A Museum within a Museum


ALICE GREENWALD:
You’re in the basement of the World Trade Center. It is a place of witness. Most museums house artifacts, and we are a museum that sits
within an artifact. Placing the museum
at the foundation of the site, that was a great challenge, but it was also
a terrific opportunity. You’re seeing
the authentic remnants of the World Trade Center. CARL KREBS:
You gradually descend a total of nearly 70 feet until
you reach the bedrock level, which is the site of the
original tower footprints. STEVEN DAVIS: The emotion,
the scale of the event and the memory of what was are visceral when you look
at the torn reinforcing steel that’s visible in these areas. GREENWALD: The slurry wall,
the retaining wall that was built in the ’60s,
was created to keep the water of the Hudson River out. DAVIS:
It was initially six floors of garage. The lateral force of the underground
parking garage levels held the slurry wall in place. When the collapses happened and you had this mound
of debris, what was holding the slurry wall
steady was the debris. DAVIS:
As the debris was removed, there had to be a methodology
for reinforcing the slurry wall so it wouldn’t collapse. That was probably
one of our biggest issues. As we removed the lift
of debris, we anchored the slurry wall
and stabilized the slurry wall. KREBS:
And it did not fail, and it did not create
an enormous flood. And people grew to see that
as a metaphor of survival. This is a model of the ramp,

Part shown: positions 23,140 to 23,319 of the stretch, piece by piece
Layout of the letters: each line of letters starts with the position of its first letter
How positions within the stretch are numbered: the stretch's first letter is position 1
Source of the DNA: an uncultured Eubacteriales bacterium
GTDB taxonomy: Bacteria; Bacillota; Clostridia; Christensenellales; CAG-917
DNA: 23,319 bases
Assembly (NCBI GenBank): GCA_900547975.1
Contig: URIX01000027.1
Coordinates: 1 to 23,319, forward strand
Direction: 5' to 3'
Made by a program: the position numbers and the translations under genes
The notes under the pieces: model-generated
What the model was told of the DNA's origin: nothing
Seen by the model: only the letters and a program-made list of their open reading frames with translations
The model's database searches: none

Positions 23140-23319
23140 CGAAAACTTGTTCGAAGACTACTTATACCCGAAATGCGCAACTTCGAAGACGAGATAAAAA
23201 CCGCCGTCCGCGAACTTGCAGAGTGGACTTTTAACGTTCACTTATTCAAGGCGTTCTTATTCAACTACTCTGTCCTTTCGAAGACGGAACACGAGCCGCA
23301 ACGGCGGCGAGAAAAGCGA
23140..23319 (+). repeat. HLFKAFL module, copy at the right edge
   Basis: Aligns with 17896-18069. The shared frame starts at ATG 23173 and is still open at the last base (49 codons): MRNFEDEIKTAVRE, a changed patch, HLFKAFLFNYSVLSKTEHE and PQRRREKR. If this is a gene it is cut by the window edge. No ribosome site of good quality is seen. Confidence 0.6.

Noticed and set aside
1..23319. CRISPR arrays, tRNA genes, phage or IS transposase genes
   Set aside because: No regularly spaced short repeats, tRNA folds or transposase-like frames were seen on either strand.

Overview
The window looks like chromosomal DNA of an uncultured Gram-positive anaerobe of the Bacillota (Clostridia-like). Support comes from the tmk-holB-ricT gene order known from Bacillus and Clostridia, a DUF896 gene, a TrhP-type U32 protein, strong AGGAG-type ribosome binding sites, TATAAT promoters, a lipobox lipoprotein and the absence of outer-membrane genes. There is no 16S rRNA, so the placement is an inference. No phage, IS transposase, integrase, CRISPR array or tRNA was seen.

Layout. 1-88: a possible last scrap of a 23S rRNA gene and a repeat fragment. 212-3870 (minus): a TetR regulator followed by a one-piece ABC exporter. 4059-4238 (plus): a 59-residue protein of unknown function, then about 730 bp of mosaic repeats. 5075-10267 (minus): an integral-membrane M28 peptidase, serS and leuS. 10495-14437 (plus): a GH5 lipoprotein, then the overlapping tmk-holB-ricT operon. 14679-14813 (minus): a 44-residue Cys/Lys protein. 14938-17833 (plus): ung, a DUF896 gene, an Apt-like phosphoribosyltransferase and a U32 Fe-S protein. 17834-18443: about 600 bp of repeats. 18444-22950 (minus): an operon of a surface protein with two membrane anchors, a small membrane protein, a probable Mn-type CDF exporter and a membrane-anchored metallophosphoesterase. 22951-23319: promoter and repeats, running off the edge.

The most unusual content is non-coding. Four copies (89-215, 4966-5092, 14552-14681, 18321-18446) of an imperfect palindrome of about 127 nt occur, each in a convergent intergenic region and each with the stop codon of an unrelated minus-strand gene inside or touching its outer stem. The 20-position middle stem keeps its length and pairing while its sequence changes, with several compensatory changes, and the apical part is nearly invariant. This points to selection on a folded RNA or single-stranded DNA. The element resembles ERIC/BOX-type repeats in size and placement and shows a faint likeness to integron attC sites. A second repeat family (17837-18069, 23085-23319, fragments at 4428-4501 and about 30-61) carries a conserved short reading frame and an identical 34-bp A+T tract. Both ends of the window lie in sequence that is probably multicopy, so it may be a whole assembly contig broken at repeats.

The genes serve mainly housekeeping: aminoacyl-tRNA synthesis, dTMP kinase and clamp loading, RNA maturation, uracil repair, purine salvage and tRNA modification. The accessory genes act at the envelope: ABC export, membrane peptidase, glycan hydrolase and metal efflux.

which is really your primary point of entry
to the museum. GREENWALD:
The ramp is truly symbolic. When the World Trade Center
was first constructed in the 1960s and early ’70s,
there was a construction ramp. After 9/11, a ramp was put in
to haul the debris out. The most stirring memory I have
was the procession that accompanied
the removal of bodies and the ceremonies
on the 9/11 anniversaries. GREENWALD:
The exterior of the towers had a kind of gothic arch motif that was created
by structural columns, tridents that branched
into a fork with three prongs. When the towers fell,
there were pieces of the exterior facade
of both towers that remained standing
at precarious angles. We wanted something visible
at the plaza level that would signal
this is a museum. And so they would, in effect, become the vertical spine
of the museum. And it’s a great message, it really is,
about standing tall. DAVIS:
100 years from now, nobody alive will have
witnessed 9/11. But this is a museum
that is going to live for many, many,
many generations. GREENWALD:
It is really about changing the charge of this place
from negative to positive. We’re not going to stop
terrorism. All we have control over
is how we respond. And that’s what this museum
is about: the best of humanity in
the worst moments imaginable. We tell those stories.

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